University of Oklahoma, Department of Biology
Aquatic Evolutionary Ecology in Urban Lakes
I am a PhD. student in the lab of Dr. Larry Weider in the Department of Biology at the University of Oklahoma. I graduated from Binghamton University (SUNY) with my B.S. Biology in May 2018. During my time at BU I worked in the lab of Dr. Jessica Hua.
I am interested in understanding the ecological and evoltuionary consequences of anthropogenic environmental changes.
My Past Research
I am broadly interested in understanding the the ecological and evolutionary impacts of anthropogenic environmental change. Under this larger theme I have participated in diverse projects investigating these questions:
Do microcystins influence amphibian host- trematode parasite dynamics?
There is a growing interest in understanding the influence cyanobacterial toxins have on diseases of aquatic organisms. In this project we investigated the net effects of microcystin-LR exposure in an amphibian-trematode model. Funding for this project was provided by The Garden Club of America- Summer Environmental Study Scholarship.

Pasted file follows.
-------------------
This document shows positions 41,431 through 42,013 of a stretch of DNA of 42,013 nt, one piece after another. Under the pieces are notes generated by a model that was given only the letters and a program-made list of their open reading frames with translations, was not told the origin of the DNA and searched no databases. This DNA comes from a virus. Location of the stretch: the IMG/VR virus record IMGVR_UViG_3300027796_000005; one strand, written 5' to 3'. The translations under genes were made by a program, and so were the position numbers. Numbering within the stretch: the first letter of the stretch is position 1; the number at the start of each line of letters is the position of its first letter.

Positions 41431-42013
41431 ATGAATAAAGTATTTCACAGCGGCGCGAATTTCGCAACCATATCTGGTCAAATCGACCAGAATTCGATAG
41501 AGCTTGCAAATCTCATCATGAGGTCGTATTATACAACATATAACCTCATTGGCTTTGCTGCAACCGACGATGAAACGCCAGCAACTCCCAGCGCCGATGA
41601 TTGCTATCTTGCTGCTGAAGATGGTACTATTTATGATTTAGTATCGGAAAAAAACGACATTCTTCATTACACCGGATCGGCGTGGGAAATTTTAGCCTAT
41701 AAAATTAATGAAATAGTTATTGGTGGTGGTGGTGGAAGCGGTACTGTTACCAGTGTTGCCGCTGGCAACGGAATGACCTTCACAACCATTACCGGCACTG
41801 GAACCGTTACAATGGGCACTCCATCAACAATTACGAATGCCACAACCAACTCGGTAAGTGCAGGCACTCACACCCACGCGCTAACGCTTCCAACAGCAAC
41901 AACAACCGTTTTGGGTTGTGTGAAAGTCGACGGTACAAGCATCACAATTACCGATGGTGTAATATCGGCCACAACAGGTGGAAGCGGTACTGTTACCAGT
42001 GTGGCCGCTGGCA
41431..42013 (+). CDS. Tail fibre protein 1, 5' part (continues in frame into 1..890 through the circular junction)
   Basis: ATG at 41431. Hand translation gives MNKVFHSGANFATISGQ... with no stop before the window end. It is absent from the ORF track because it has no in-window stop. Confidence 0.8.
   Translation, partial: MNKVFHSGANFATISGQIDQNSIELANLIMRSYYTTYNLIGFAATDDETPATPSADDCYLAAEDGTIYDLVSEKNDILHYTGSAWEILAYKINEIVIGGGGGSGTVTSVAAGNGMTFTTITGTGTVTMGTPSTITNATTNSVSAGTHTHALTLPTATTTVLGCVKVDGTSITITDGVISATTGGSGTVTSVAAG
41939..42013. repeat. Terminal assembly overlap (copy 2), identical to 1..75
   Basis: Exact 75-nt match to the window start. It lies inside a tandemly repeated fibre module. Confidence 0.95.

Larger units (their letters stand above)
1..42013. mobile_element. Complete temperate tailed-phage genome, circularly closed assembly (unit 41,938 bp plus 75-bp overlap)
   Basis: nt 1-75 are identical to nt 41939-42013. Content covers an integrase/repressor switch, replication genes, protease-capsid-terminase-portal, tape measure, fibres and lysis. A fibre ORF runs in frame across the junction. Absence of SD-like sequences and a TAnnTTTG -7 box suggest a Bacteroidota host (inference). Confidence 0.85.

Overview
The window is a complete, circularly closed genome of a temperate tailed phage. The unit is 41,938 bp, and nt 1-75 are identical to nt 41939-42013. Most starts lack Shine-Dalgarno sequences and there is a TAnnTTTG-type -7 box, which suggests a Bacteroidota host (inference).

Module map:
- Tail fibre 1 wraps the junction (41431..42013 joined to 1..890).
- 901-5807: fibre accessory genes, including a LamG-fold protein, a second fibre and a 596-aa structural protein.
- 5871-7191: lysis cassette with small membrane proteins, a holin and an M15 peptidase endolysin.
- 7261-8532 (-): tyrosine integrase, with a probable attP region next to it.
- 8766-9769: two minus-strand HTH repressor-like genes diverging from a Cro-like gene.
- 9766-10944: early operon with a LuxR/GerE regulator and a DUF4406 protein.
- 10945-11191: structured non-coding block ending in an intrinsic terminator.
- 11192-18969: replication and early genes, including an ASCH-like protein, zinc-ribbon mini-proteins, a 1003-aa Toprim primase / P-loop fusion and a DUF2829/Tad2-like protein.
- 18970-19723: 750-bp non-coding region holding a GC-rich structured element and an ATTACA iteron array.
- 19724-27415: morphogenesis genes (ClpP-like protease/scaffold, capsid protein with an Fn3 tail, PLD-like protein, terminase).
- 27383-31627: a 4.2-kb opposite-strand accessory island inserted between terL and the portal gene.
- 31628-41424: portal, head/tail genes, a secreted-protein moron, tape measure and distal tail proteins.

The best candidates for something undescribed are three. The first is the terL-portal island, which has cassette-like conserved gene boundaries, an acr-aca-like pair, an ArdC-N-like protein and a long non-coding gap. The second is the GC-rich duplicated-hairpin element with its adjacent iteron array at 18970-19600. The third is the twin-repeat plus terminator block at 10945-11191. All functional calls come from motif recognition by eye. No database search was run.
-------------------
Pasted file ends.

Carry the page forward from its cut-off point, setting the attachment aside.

Collaborators: Nick Buss (BU), Jessica Hua (BU).
Manuscript: Coming Soon
Consequences of Experiencing Poor Environmental Conditions During Advanced Phenology
Phenological advancement is one of the most tangible impacts of global climate disruption on ecological systems. It is widely documented in temperature zone plants, birds and amphibians. An apparent paradox of advanced phenology is the resulting offspring are exposed to colder temperatures during development. In this project we investigated the impacts of the cold conditions experienced by wood frogs on their larval growth and development, susceptibility to an emerging anthropogenic contaminant, and susceptibility to parasitism.
Collaborators: Jessic Hua (BU)
Manuscript Coming Soon.